By way of a conclusion, I’d like to put this claim under pressure on two fronts: Firstly, with the claim that in Benjamin—if not in other Frankfurt thinkers—we do in fact find a thoroughly materialist account of nature, which both refuses any account of history separate from its natural conditions and any theorisation of nature impervious to historical alteration. Secondly, I wish to argue that within Benjamin’s philosophy of nature we also discover hints of a metabolic relation between humanity and nature which will allow us to bridge the gap between a Gothic Marxist critique of ideology and the ecological thought necessary for a twenty-first century Marxism.
From his early works through to his last, Benjamin’s thought returned not only to the question of nature and its place within the course of history, but also the moment when the “antithesis of history and nature” is undone, and “history passes into the setting” as another component of a purely material world (2019, 81). This entry of history into nature—and nature into history—preoccupies Benjamin’s thought in his final unfinished work, The Arcades Project, in which the history of the nineteenth century is conceived in naturalistic terms as composed of fossils from a vanished age. From out of the rubble of this earlier stage of capitalism, Benjamin pieces together a genealogy of late capitalism to reveal the ideological effects that emerge when history and nature are conceptually divorced. As Susan Buck-Morss writes:
“Whenever theory posited ‘nature’ or ‘history’ as an ontological first principle, this double character of the concepts was lost, and with it the potential for critical negativity: either social conditions were affirmed as ‘natural’ without regard for their historical becoming, or the actual historical process was affirmed as essential” (1977, 54).
In Benjamin’s own terms, so long as the modern environments of “architecture, fashion,” and “even the weather” are left unconsidered as products of human intention, “they are as much natural processes as digestion, breathing, and the like. They stand in the cycle of the eternally selfsame, until the collective seizes upon them in politics and history emerges” (1999, K1,5). What we take to be merely “natural,” whether it is the drive for profit or a change in the weather, exists for us only unconsciously until we recognise the mutually constitutive relationship between these seemingly natural facts and the history which we collectively create. Without this moment of awakening to our own natural history, the course of historical events seem inevitable and beyond our grasp. “To the dreaming collective,” writes Benjamin, “the decline of an economic era seems like the end of the world itself” (1999, R2,3). In our own era of apocalyptic foreboding we are in dire need of a politics able to pierce through this myth of inevitable catastrophe to confront the ecological and economic disjunction at its heart.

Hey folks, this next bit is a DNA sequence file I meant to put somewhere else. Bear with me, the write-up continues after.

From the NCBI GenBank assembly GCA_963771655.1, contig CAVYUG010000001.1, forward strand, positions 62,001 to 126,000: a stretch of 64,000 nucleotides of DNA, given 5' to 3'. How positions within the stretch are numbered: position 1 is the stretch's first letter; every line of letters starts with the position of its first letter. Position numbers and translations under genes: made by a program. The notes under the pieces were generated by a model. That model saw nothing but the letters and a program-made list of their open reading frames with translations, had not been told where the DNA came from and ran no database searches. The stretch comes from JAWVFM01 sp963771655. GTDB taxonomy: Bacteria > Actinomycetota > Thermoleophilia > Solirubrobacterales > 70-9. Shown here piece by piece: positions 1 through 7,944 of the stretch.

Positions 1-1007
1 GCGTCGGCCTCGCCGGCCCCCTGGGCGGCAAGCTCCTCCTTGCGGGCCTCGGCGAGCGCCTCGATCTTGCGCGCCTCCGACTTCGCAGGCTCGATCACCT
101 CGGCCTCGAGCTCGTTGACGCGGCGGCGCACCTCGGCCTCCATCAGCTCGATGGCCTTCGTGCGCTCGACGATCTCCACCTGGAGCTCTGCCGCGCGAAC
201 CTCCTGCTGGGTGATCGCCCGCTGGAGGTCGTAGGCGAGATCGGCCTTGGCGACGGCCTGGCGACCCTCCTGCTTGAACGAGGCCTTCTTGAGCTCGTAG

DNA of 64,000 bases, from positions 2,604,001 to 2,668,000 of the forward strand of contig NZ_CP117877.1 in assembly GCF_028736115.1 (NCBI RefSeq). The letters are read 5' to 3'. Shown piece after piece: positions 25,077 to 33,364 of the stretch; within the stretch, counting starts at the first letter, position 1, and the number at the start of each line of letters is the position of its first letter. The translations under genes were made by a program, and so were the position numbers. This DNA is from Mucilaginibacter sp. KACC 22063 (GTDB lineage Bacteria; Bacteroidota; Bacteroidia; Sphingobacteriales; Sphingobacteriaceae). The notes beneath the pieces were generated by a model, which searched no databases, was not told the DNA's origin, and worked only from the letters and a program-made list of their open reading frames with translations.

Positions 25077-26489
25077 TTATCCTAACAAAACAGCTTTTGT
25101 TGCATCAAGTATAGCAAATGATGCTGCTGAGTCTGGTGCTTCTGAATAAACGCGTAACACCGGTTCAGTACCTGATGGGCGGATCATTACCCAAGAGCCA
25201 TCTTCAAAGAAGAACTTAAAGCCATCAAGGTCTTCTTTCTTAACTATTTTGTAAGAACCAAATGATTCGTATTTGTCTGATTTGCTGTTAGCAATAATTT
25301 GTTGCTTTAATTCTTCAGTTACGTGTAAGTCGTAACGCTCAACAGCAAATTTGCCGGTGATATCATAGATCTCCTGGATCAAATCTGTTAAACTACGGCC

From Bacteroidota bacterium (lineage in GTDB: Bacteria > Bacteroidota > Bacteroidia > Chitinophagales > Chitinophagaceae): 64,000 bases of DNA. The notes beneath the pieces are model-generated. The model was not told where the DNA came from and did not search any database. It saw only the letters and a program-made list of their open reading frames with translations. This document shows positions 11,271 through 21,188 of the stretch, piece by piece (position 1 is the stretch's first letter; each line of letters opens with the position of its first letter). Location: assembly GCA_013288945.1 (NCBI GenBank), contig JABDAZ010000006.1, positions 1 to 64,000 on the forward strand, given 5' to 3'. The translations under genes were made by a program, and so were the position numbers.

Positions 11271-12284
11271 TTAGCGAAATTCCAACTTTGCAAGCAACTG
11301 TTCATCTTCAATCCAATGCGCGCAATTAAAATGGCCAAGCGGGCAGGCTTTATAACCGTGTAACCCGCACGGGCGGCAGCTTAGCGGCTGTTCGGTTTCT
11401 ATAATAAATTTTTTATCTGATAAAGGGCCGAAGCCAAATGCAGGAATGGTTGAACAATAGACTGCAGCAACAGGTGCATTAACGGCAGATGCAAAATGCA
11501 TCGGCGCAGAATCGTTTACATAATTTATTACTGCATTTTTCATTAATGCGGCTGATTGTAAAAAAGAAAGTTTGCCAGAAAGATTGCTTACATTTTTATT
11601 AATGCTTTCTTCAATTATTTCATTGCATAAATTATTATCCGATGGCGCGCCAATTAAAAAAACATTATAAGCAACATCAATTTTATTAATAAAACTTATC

Despite its seeming inevitability as a fact of nature, the “ecological rift is, at bottom, the product of a social rift: the domination of human being by human being” (Foster et al. 2010, 47). “Accordingly,” writes Kohei Saito, “Marx’s socialist project demands the rehabilitation of the humans-nature relationship through the restriction and finally the transcendence of the alien force of reification (2018, 133). Or, as Benjamin put it many years prior, the vital task of our technical knowledge “is not the mastery of nature but of the relation between nature and man” (1979, 104). Here we see clearest the metabolic potential of Benjamin’s natural philosophy: To master not nature itself but the relation between humanity and nature is to understand the metabolic exchanges which conjoin earthly processes and human affairs. But what Benjamin’s writing also makes clear is that an understanding of our metabolic relation to the earth is not sufficient in itself. To be politically effective an ecologically-conscious Marxism must be coupled with an insight into the ideological structures that obscure our metabolic relations and instil in us a faith in temporalities of infinite progress or inevitable disaster. The vampiric grip of capital, which obscures the means of its mastery even as it deploys them upon humanity and nature alike, can only be cast off by a conscious and collective mastery of our relations to nature and the initiation a new metabolism with the earth.
Benjamin, Walter. One Way Street and Other Writings. Translated by Edmund Jephcott and Kingsley Shorter. London: Verso, 1979.
——. The Arcades Project. Translated by Howard Eiland and Kevin McLaughlin. Cambridge: Belknap, 1999.
——. The Origin of the German Trauerspiel. Translated by Howard Eiland. Cambridge: Harvard University Press, 2019.
Bonneuil, Christophe and Jean-Baptiste Fressoz. The Shock of the Anthropocene. Translated by David Fernbach. London: Verso, 2016.
Buck-Morss, Susan. The Origins of Negative Dialectics. New York: The Free Press, 1977.
Burkett, Paul. Marx and Nature: A Red and Green Perspective. Chicago: Haymarket Books, 2014.
Cohen, Margaret. Profane Illumination: Walter Benjamin and the Paris of Surrealist Revolution. Berkeley: University of California Press, 1993.
Foster, John Bellamy. Marx’s Ecology: Materialism and Nature. New York: Monthly Review Press, 2000.
Foster, John Bellamy, and Paul Burkett. Marx and the Earth: An Anti-Critique. Chicago: Haymarket Books, 2016.
Foster, John Bellamy, Brett Clark, and Richard York. The Ecological Rift: Capitalism’s War on the Earth. New York: Monthly Review Press, 2010.
Marx, Karl. Grundrisse. Translated by Martin Nicolaus. London: Penguin Books, 1973.
——. Capital Volume I. Translated by Ben Fowkes. London: Penguin Books, 1976.
McNally, David. Monsters of the Market: Zombies, Vampires and Global Capitalism. Chicago: Haymarket Books, 2011.
Nixon, Rob. Slow Violence and the Environmentalism of the Poor. Cambridge: Harvard University Press, 2011.
Saito, Kohei. Karl Marx’s Ecosocialism: Capital, Nature, and the Unfinished Critique of Political Economy. New Delhi: Dev Publishers, 2018.
Tombazos, Stavros. Time in Marx: The Categories of Time in Marx’s Capital. Translated by Christakis Georgiou. Chicago: Haymarket Books, 2014.
Wark, McKenzie. Molecular Red: Theory for the Anthropocene. London: Verso, 2015.